BUSAN, Oct. 4 (Yonhap) -- South Korea's star director Kim Jee-woon who made the first film using the country's new, multi-projection technology said Friday that the technology has a stronger merit than Imax to maximize audience immersion.
After his Hollywood debuting film "The Last Stand" (2013) starring Arnold Schwarzenegger, Kim returned with a homegrown film titled "The X," a new experimental short commissioned by CGV, Korea's largest multiplex cinema chain run by the food and entertainment conglomerate CJ.
Known as ScreenX, this multi-projection technology seeks to enhance audience immersion by projecting a wider image beyond the traditional rectangular white screen, utilizing both sides of the off-screen space in a theater.
CGV currently has 40 screens designed for showing "ScreenX" films at 22 chain theaters around the country. The company says it plans to increase the number of "ScreenX" screens to 50 by the end of this year.
"I think ScreenX will offer a stronger cinematic experience to audiences than Imax by making them feel the images are filling the space fully," Kim told reporters here after a press screening of "The X."
Starring Gang Dong-won and Sin Min-a, the 30-minute film will be screened in the Gala Presentation category of this year's Busan International Film Festival on Oct. 3-12.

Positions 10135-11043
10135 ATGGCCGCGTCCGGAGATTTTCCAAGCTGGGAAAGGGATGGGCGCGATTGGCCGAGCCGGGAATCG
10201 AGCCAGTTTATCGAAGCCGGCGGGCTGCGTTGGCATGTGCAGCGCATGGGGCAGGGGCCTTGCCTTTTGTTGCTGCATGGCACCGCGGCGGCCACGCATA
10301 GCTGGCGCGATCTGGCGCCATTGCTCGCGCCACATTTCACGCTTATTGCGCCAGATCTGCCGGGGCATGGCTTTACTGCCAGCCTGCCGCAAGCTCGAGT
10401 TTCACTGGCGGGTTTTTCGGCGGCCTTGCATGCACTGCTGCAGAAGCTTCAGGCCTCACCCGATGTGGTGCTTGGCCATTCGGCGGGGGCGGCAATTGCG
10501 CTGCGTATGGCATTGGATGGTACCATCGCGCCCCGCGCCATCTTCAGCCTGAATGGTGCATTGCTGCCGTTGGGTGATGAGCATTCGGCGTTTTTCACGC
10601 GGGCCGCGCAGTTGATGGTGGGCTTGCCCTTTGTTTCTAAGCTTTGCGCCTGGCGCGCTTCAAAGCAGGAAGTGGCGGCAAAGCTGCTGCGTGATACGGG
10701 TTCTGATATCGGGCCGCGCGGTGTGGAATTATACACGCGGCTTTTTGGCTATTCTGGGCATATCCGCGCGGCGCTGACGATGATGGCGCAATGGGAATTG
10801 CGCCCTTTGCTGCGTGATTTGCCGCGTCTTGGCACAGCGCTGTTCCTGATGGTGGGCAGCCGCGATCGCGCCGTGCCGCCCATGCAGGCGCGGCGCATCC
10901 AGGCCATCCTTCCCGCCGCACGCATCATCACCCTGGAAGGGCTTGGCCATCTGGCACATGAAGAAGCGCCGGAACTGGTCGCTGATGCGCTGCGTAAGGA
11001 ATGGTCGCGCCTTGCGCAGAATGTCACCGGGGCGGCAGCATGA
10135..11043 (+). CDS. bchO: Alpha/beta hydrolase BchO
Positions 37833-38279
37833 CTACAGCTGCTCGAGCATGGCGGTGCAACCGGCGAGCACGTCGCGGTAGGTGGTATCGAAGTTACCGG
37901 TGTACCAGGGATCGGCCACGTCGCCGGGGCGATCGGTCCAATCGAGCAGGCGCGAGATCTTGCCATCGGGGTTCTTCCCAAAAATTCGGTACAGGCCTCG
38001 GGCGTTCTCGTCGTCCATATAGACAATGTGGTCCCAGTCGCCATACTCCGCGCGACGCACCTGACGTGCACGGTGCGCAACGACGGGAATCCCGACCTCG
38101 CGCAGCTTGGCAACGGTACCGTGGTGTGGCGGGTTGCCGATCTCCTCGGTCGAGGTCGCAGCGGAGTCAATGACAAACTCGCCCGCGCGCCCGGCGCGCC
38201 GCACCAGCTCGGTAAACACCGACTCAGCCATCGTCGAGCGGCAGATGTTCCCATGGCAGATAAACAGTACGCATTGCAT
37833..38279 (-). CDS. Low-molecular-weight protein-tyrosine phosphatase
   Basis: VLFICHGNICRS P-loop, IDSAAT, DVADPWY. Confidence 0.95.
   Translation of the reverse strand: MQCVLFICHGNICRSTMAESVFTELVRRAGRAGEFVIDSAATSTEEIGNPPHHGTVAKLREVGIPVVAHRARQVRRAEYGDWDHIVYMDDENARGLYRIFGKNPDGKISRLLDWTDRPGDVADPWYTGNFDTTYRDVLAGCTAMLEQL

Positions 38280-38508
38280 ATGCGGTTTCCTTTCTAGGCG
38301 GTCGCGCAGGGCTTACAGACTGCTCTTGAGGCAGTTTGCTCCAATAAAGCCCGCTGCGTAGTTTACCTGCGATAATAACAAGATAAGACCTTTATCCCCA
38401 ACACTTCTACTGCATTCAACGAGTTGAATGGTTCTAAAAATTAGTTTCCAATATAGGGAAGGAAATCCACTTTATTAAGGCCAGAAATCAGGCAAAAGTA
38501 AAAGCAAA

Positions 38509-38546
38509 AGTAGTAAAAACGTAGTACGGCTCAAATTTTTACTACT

Kim had to make extra efforts in the whole process of filmmaking to accommodate 270-280 degree images, such as adjustments to lighting, art design and editing.
"Making such a movie was like hell and nightmare," the director recalled. But he said the experience of completing a sort of experimental film made him happy.
The movie tells the story of a special agent named X -- played by Gang Dong-won -- and his lover.
X's mission is to deliver an unidentified parcel to his colleague agent "R." But when he arrives at his destination, he finds "R" is dead and his girlfriend Mia -- played by Sin Min-a -- tied up in a room next door.
"I initially thought ScreenX would be more effective for spectacular scenes but came to realize that it is unexpectedly effective for lyrical or creepy scenes, too," he said.
He advised other filmmakers to introduce the technology to enhance their films technologically and cinematically.
Kim is best known for his films "A Bittersweet Life (2005)," and "The Good, the Bad, the Weird" (2008). He also directed "I Saw the Devil" in 2010.
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